E. George Gentry

Lance Corporal Ernest George Gentry 6896 2nd East Surrey Regiment died on 13 July 1915. He has no known grave and remembered on Panel 34 of the Ypres (Menin Gate) Memorial. https://worldwarzoogardener1939.wordpress.com/2015/07/13/remembering-ernest-george-gentry-natural-history-museum-died-ypres-13-july-1915/

Duncan Hepburn Gotch
Second Lieutenant, 1293, B Compnay, 1st Battalion, Worcester Regiment, died 11 March 1915, aged 23. Remembered on the Le Touret Memorial to the missing of the early battles of 1914-1915 who have no known grave. Born in Kettering, the son of Davis F. Gotch (involved in shoe and leather manufacturing and later Assistant Secretary of Education Northants County Council) and Ethel Gotch, Bassingburne, Northampton. In the 1911 census, he was listed as Biology Student at Cambridge University. He was an entomologist.

https://worldwarzoogardener1939.wordpress.com/2015/03/09/duncan-hepburn-gotch-entomologist-died-neuve-chapelle-11-march-1915/

Charles Hill

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Jerusalem Cemetery (Image source: CWGC)

I.J. Frederick Kingsbury

Private Isaac James Frederick Kingsbury 532927 2/15th London Regiment (Prince of Wales’ Own Civil Service Rifles) died of wounds on 22 February 1918, aged 24. He is buried at plot Q35, Jerusalem War Cemetery. CWGC records him as the son of Elizabeth Kingsbury.

According to NHM records, he was born in 1893 and joined the Museum as a Boy Attendant in the Depertment 0f Zoology on 11 June 1908. He became a full Attendant on 22 August 1914 working in the Fish and Reptile section under Boulenger.

In the Eponym Dictionary of Amphibians, it mentions that Boulenger named the Kingsbury’s Rocket Frog Allobates Kingsburyi in 1918 as a memorial to his colleague. This South American rainforest frog is now endangered http://www.iucnredlist.org/details/55100/0

George Pagnoni

Private 4187, 13 Kensington Battalion London Regiment died on 17 September 1916. Buried or commemorated on  213.6.9 screen wall section of  Kensal  Green All Soul’s Cemetery in London. CWGC records him as the “son of Henry and Flora Pagnoni (nee Bendall)”. His headstone inscription chosen by Miss M. Pagnoni, 15 Rosher Mansions, Fulham, SW6 is simply “Born 1898. For Home, King and Country”. The NHM archive lists him in photographs as a boy Attendant in the Geology department.

J. H. Smitheringale

Several men of this name are listed. Most likely to be Private 233848, 2/2 London Regiment (Royal Fusiliers) died on 21 March 1918. He is remembered on Panel 85/86 Pozieres Memorial.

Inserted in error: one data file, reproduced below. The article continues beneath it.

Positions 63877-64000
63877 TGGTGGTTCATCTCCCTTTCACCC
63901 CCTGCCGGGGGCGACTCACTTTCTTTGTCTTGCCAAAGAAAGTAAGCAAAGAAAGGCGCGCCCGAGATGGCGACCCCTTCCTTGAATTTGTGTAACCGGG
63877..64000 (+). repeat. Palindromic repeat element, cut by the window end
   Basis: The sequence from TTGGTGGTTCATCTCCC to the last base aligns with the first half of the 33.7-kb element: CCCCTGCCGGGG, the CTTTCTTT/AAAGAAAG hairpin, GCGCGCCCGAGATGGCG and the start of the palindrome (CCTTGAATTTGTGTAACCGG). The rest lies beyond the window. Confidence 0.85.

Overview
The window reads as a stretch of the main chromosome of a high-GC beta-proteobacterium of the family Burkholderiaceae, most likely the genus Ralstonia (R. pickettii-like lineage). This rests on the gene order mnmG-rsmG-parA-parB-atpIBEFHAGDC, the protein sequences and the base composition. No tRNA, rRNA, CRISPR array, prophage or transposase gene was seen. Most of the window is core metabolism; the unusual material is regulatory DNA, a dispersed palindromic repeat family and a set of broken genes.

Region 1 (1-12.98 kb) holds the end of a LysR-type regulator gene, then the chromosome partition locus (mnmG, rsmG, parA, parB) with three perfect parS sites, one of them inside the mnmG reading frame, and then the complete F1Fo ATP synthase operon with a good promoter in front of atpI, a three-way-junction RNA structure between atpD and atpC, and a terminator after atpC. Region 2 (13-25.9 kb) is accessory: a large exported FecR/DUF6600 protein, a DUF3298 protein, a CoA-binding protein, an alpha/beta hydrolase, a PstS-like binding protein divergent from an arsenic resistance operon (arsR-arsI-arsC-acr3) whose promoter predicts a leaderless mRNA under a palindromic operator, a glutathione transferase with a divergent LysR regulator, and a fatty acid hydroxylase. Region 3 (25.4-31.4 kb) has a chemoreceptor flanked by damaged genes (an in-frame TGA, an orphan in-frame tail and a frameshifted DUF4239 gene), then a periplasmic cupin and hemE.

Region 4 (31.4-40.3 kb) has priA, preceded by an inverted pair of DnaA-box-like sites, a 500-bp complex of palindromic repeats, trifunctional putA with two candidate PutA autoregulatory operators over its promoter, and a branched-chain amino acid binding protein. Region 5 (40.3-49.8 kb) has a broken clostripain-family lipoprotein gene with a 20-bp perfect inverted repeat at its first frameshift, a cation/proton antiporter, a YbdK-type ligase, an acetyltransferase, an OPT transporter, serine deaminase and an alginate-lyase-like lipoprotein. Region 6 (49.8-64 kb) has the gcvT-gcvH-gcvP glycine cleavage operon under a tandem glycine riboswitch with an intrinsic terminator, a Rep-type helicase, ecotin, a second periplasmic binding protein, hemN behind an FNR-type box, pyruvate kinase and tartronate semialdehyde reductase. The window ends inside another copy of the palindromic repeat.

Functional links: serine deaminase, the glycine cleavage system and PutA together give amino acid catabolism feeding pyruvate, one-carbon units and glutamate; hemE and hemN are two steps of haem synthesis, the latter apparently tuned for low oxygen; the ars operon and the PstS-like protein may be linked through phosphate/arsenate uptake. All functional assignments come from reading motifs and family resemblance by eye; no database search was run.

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Smitheringale is named amongst thousands of missing on the Pozieres Memorial. Image Source: CWGC.

Robert J Swift

Gunner  Robert James Swift 3474, 1st Battery, 45th Brigade Royal Field Artillery died on 10 November 1916. He has no known grave and is remembered on Pier / Face 1A / 8A of the Thiepval Memorial.

Stanley T Wells

Private Stanley Thomas Wells 532040 (4674) D Company, 1/15 London Regiment (Prince of Wales’ Own Civil Service Rifles) died on 19 September 1916, aged 22. He has no known grave and is remembered on Pier / Face 13C of the Thiepval memorial to the missing of the Somme battles. CWGC records him as the son of Thomas and Alice Elizabeth Wells, 33 Elmsleigh Road, East Hill, Wandsworth.

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Rocquigny Equancort British Cemetery (Image: CWGC)

Felix Gilbert Wiltshear

Rifleman F. Gilbert Wiltshear R/32865, 10th King’s Royal Rifle Corps, died on 23 November 1917, aged 35.

He is buried in plot  III.B.14, Rocquigny Equancort Road British Cemetery, Manancourt, Somme, a cemetery of over 2000 burials associated with local Casualty Clearing Stations. CWGC lists him as the “son of Felix Gilbert and Fanny Wiltshear; husband of Ellen Barbara Wiltshear, 19 Ellerby Street, Fulham.” His wife Mrs E.B. Wiltshear chose the words “Fight the Good Fight with All Thy Might” for his headstone.

We will add more information to these men as we come across it.

The 8 staff casualties from WW2 will be dealt with in a separate blog post.

Blog posted by Mark Norris, World War Zoo Gardens project, 10 November 2016

 

 

WW1 related posts for Remembranace Week

November 7, 2016

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Autumn colours behind the ZSL staff war memorial, London Zoo, November 2010 (Photo: Kate Oliver)

Remembrance Week or Poppy Week is upon us again in the Somme Centenary Year 2016.

Here is a quick round up of some of our WW1 blogposts as part of the World War Zoo Gardens project, written or updated since 2009.

https://worldwarzoogardener1939.wordpress.com/ww1-related-posts/

I hope you find something of interest here.

Posted by Mark Norris, World War Zoo Gardens project, Newquay Zoo.

 

 

The Somme, the Ennor family, Living Memory and our local CWGC headstones in Newquay

October 19, 2016

imageLiving Memory is a project with CWGC to mark the 141 days of the Somme campaign and encourage people across communities and schools to connect with local CWGC burials and cemeteries in their areas.

http://www.cwgc.org/about-us/cwgc-projects/living-memory.aspx